Publication Date: 12/1991
Author(s): Jo Ann B Ruiz-Bueno

Data were obtained as part of a larger experimental study of 48 genetic amniocentesis patients, ages 21 to 40. Information about genetic counseling was obtained through the demographic data questionnaire. State anxiety was measured before the procedure. Pre-event anxiety scores of women who had received genetic counseling before the day of the procedure were compared with those who had not received counseling before their appointment day.

Maternal Psychological Characteristics and Intrauterine Growth Retardation
Publication Date: 12/1991
Author(s): Robert L Goldenberg

Scores on six psychosocial questionnaires were compared to the risk of delivering an IUGR infant. In the second trimester, scales for stress, anxiety, social support, mastery, self esteem, and depression were prospectively administered to 1500 indigent women. In univariate analyses, significant relationships were found between IUGR and a poor score for mastery, stress, anxiety and self-esteem. The results were additive in that the more poor the scores, the higher the rate of IUGR.

Prenatal Stress and Handedness Among Offspring
Publication Date: 12/1991
Author(s): Lee Ellis

Stressful experiences recalled by 270 mothers beginning a year prior to pregnancy through to the end of pregnancy were compared for right, left, and mixed handed offspring of both sexes. For the male offspring, mothers of left handers recalled significantly more severe stress throughout pregnancy than mothers of either right or mixed handers. For the female offspring, no significant differences were found.

Proto-Rhythms: Basis for the Birth of Musical Intelligence and Language Expression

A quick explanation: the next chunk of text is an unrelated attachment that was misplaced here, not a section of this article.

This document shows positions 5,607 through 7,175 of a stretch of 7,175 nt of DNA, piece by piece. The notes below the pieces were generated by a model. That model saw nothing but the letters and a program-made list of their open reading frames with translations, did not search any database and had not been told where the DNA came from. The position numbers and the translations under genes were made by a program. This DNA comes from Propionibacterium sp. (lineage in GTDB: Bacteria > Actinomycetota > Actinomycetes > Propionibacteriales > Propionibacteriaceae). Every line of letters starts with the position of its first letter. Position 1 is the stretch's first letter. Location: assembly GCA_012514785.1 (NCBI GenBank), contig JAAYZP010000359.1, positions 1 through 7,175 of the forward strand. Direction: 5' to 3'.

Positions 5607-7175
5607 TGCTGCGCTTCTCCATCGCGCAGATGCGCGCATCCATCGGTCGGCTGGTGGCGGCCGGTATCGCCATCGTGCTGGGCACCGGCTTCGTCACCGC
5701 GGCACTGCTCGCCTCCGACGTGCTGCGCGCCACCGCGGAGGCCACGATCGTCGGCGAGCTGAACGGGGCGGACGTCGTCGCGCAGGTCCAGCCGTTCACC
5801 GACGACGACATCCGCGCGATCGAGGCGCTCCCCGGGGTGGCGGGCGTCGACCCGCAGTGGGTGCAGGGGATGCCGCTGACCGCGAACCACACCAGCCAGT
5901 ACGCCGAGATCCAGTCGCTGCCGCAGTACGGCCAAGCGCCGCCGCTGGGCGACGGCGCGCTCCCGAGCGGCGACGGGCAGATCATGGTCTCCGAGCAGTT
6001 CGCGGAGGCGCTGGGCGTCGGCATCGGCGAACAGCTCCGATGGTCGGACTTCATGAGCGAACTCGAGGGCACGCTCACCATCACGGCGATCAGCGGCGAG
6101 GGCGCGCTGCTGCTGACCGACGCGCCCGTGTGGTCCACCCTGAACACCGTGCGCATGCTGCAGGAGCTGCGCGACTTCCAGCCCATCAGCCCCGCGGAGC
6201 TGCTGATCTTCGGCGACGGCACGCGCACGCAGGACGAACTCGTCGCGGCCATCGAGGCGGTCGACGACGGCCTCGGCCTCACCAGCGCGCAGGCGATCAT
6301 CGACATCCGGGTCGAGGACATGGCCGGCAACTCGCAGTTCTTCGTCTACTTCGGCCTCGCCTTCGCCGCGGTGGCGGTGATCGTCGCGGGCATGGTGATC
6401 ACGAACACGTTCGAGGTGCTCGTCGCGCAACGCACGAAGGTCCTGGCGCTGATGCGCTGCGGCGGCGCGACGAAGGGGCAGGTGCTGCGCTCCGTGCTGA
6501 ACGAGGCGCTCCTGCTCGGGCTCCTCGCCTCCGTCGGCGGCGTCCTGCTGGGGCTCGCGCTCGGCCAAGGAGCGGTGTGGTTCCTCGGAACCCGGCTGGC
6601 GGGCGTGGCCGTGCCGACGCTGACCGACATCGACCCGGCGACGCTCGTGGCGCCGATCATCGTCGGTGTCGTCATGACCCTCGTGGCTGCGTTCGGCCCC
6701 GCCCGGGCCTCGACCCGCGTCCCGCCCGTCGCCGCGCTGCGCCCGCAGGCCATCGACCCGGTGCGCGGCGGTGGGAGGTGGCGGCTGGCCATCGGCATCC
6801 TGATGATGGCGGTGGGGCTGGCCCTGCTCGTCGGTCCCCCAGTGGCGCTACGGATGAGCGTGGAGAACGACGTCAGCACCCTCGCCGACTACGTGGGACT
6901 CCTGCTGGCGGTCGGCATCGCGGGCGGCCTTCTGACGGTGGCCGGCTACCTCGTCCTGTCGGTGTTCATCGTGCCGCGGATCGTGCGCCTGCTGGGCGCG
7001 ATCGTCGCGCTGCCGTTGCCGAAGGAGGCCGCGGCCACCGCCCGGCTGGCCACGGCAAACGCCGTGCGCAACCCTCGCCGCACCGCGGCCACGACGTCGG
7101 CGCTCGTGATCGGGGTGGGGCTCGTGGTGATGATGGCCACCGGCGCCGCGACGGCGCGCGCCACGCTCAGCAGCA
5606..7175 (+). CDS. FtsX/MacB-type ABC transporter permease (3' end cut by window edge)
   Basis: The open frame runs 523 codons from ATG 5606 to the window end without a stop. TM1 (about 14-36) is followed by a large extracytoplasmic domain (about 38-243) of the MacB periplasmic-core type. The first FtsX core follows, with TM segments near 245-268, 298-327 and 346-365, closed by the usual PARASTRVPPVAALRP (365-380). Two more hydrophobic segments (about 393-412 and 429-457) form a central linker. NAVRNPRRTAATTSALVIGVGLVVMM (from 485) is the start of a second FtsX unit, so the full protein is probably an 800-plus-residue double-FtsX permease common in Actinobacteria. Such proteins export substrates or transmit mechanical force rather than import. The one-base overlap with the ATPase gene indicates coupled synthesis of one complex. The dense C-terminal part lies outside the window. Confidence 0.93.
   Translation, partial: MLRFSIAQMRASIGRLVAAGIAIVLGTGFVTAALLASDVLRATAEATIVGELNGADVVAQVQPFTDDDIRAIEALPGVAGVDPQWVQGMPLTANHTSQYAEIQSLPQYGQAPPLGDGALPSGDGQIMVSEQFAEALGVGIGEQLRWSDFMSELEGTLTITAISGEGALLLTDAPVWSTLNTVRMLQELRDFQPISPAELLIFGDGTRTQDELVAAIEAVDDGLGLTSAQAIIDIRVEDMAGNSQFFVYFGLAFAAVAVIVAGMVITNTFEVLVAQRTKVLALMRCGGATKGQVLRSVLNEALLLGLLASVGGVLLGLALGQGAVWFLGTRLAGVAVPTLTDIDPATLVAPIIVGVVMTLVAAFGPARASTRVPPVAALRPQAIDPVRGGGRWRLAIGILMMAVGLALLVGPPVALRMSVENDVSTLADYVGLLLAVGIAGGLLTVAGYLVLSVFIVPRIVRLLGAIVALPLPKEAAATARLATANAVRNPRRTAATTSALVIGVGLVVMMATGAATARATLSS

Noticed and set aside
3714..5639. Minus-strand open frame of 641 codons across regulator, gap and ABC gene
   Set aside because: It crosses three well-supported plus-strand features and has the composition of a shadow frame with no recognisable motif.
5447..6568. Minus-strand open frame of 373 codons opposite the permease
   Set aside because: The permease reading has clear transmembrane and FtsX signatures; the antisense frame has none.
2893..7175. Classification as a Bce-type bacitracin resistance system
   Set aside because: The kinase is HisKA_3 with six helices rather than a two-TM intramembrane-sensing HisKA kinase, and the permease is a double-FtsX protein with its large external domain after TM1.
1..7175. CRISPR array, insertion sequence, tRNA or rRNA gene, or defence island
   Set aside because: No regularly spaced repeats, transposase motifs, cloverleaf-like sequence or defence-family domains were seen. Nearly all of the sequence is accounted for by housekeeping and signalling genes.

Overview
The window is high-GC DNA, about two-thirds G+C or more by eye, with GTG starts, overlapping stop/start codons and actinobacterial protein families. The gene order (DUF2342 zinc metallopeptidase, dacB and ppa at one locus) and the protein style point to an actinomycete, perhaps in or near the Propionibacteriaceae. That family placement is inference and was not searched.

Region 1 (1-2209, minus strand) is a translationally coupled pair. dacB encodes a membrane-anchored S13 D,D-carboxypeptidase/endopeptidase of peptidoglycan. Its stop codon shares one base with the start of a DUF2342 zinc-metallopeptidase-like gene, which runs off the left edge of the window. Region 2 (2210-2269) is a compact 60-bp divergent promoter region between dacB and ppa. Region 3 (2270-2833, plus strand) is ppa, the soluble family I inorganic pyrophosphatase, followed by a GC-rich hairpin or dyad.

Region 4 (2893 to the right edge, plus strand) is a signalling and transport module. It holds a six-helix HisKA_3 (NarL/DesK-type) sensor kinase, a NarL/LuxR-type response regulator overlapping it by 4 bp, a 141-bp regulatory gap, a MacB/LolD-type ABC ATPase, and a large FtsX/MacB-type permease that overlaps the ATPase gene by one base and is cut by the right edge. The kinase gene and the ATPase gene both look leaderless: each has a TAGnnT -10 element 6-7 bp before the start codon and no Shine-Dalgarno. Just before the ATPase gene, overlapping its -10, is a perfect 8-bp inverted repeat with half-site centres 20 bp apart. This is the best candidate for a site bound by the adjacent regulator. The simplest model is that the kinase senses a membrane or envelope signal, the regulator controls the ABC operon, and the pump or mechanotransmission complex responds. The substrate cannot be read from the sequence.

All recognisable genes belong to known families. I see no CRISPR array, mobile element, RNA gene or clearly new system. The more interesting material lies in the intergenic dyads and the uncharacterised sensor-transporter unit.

Publication Date: 12/1991
Author(s): Ruth Fridman

This paper refers to the role of proto-rhythms in future musical acquisition as basis for the birth of musical intelligence and language expression. It also analyzes the role of rhythm in the very early vocal expressions of newborn babies and of the relation with expressions uttered between their 22nd and 24th months of age. The work presents transcriptions in musical symbols from the 1st cry up to the expressions of the year of life. Proto-rhythms are described and analyzed as well as their importance in back-feeding them.

Fantasy State During Pregnancy: A Psychoanalytic Account
Publication Date: 10/1991
Author(s): Laurie N Sherwen

Fantasy during pregnancy is a very common occurrence, especially during the third trimester. It is often disturbing to the woman, and may provide insights into client concerns of clinical relevance to the health care professional who delivers care to this population. This paper reports on a preliminary classification schema for third trimester fantasies, based on a survey of fantasies reported by pregnant women during this time period. Clinical examples of counseling situations using the schema to identify pregnant clients' problems and concerns are discussed.

Infant Outcomes of a Prenatal Stimulation Pilot Study
Publication Date: 10/1991